Why is FedLoan transferring all of the student loans it services? What will happen to students' and graduates' debt?
FedLoan is skipping out on servicing federal student loans.
FedLoan (also known as Pennsylvania Higher Education Assistance Agency or PHEAA) recently sent a notice to people with federal student loans through the company. FedLoan told the students and graduates that it will be working with FSA (Federal Student Aid) during the rest of 2021 to conduct a smooth transition of all loans to a different servicer.
FedLoan Servicing acknowledged that it will continue to service all existing loans until it's able to transfer them to another servicer that's designated by FSA.
The FedLoan contract with FSA is ending after 12 years.
FedLoan maintained its contract with FSA for 12 years, but the firm isn't renewing it again. The shift will impact about a fifth of all student loan borrowers in the U.S., which amounts to approximately 8.5 million people.
While the loan servicer hasn't come forth with a direct reason as to why it isn't renewing the contract, the COVID-19 pandemic likely has a lot to do with it. A pause on federal student loan payments was one of the first measures to go into place to help prop up the economy. The pause is still ongoing, which makes it one of the most lasting pandemic protections.
What will happen to your student loan?
Despite the fact that FedLoan is dropping student loan servicing, borrowers reportedly won't experience much impact. All of the existing terms, programs, or repayment plans tied to your loans will stay in place.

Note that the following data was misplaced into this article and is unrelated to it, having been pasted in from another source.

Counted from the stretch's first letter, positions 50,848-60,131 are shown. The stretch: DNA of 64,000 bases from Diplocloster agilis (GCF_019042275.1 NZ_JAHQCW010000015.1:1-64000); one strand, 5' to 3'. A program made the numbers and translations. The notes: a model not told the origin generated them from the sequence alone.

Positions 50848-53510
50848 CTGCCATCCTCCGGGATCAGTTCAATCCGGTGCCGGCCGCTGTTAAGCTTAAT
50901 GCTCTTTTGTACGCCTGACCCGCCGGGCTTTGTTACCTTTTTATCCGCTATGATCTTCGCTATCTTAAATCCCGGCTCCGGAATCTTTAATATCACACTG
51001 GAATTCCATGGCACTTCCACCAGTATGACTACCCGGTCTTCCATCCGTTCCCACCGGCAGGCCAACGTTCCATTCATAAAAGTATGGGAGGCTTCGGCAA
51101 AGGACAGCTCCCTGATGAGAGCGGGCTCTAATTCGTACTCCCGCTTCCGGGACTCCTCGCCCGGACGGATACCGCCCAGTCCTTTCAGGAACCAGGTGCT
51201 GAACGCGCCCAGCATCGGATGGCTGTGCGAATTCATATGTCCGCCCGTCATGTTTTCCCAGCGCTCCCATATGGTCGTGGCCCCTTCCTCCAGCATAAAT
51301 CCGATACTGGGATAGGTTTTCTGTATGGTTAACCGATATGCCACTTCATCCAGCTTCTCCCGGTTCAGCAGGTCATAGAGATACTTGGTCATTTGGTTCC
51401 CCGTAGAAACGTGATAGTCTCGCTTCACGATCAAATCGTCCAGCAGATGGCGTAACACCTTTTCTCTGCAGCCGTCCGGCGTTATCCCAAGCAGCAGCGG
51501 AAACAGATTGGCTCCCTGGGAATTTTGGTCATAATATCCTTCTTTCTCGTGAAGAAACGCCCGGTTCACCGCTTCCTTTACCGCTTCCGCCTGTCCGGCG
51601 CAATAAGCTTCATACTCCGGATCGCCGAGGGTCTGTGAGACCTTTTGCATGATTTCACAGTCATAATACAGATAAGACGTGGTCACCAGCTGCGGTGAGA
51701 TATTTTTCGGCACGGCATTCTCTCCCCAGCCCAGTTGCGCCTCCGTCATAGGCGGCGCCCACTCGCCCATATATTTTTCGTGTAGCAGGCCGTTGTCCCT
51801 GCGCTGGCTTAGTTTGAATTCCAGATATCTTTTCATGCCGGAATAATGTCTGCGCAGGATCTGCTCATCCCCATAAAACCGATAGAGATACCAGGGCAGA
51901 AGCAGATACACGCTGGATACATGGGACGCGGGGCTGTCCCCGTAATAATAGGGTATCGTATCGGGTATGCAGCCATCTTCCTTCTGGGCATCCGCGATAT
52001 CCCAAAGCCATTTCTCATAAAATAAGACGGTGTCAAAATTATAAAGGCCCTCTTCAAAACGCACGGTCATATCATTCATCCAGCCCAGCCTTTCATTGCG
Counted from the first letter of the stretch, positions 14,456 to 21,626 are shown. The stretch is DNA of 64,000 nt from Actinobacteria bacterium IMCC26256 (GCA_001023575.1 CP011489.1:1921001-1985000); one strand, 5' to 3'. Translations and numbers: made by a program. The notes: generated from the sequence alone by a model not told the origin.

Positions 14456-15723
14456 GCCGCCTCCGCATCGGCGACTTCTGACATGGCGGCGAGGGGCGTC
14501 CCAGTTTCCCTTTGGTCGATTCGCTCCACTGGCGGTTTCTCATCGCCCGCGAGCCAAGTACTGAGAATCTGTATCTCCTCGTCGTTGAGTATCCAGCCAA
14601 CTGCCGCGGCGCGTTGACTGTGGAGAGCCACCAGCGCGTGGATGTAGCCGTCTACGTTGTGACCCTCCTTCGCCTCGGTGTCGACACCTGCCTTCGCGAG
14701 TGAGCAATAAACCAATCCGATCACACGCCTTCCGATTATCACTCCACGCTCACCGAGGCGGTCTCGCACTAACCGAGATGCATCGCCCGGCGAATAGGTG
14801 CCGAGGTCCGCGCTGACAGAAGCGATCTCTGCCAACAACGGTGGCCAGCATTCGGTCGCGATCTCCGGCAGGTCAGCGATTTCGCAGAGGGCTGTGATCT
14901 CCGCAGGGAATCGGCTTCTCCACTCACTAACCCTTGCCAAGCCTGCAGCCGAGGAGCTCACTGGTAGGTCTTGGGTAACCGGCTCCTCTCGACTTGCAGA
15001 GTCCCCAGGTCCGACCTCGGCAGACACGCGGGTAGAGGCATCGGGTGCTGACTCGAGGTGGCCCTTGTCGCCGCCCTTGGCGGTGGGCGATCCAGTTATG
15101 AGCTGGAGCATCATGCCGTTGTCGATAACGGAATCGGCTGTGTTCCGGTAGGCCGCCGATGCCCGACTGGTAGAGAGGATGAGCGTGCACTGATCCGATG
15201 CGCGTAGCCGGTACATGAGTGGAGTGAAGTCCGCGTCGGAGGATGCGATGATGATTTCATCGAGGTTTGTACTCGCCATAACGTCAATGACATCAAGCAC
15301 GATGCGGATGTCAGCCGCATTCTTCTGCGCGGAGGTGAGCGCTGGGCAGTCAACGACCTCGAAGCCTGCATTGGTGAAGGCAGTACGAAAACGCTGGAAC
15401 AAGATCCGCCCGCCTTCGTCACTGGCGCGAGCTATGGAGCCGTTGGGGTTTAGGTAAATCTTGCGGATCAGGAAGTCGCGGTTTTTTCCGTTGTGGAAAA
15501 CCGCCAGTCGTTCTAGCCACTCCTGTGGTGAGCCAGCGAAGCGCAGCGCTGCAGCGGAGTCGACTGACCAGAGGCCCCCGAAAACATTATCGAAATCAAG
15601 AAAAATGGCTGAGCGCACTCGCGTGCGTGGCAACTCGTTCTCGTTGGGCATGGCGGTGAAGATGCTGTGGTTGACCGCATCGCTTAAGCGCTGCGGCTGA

The loan repayment moratorium will stay in place as long as the U.S. government maintains it. Any zero percent interest benefits applied to your loan during the COVID-19 emergency will also stay put.
What's the worst part about FedLoan's student loan servicing contract ending?
Of those 8.5 million borrowers with loans through FedLoan, many of them were people who work for a qualified public service or nonprofit employer after graduation.
FedLoan was the only federal student loan servicer offering the PSLF (Public Service Loan Forgiveness) program, which forgives the remaining balance on direct loans after the borrower has made 120 monthly payments under a repayment plan while working full-time for a nonprofit or public service employee.
It isn't clear whether another federal student loan servicer will step up to the plate and participate in the PSLF program. Until then, students who plan to go into nonprofit work (or graduates who are already there) will have to reassess their student loan repayment plan. Those pricey educations might not be forgiven as quickly as they thought, if at all.